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Fledgling bellbird sighting something to sing about

A fledgling bellbird has been sighted in Hamilton more than a century after the species was thought to have become locally extinct.

Environment Waikato biodiversity officer Ben Paris said the credible report of a fledgling bellbird on a banksia with a male, possibly its father, had been received from an avid bird watcher whose Melville property backs onto a gully.

“This is the first sighting we have had in Hamilton of a fledgling bellbird since last May’s release of 50 bellbirds at the Hamilton Gardens,” Mr Paris said.

“Establishing a viable breeding population was the goal of the bellbird translocation and this sighting is enormously exciting for everyone involved in the project.”

EW councillor Paula Southgate said, “Since last year’s release, EW has received reports of credible sightings that would suggest wild bellbirds have been drawn to the area by the work of the Halo Project.

“The species was extinct in the Hamilton area in the 1860’s, so this is the first time in around 150 years that we have seen the emergence of a new generation in the area,” Cr Southgate said.

The released birds were brought here from Auckland sanctuaries in a project led by Landcare Research and the University of Waikato, with support from Environment Waikato, Hamilton City Council, Nga Mana Toopu o Kirikiriroa, and the Department of Conservation.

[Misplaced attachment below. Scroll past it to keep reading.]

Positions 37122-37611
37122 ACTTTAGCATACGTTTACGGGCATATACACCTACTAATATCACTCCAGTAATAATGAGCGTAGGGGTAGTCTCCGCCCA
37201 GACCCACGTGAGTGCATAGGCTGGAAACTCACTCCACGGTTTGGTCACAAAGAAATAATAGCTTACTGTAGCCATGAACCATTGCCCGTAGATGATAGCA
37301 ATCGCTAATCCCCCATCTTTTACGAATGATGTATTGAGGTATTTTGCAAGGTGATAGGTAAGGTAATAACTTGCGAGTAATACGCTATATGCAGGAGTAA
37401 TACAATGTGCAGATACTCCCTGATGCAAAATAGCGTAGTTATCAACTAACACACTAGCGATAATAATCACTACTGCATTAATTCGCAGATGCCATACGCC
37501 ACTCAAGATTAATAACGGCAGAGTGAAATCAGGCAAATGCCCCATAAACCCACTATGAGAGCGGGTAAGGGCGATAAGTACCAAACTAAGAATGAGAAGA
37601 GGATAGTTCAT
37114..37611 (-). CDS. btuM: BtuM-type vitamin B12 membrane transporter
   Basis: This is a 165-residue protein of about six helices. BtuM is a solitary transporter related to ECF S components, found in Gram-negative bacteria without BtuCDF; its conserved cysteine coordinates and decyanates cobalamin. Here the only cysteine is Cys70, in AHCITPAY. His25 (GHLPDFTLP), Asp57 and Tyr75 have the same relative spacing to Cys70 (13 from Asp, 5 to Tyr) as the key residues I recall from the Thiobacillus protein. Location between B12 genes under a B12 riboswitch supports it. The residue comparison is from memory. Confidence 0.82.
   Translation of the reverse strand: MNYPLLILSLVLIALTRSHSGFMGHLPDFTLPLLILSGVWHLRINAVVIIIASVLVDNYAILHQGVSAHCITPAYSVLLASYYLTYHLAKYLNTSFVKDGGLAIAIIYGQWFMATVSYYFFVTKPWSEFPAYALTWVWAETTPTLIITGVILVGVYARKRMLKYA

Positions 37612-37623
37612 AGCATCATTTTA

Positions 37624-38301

Mr Paris said, “Fourteen of the birds had transmitters, however, as the batteries lasted only a few weeks we have since been reliant on public sightings of bellbirds.

“Prompt information from residents helps us to measure the success of our translocation programme and monitor where these birds have nested.”

People can find more information about bellbirds, as well as report sightings, through the Hamilton Halo webpages or by calling Ben Paris on 0800 800 401.

Meanwhile, there is evidence of several nesting attempts by tui in Hamilton’s suburbs, which is another positive indication that we are successfully growing the area’s bird population, Mr Paris said.

The public can keep up to date with latest news and information about the Hamilton Halo project to promote the return of tui to Hamilton at www.facebook.com/hamiltonhalo(external link) or www.twitter.com/hamiltonhalo(external link).

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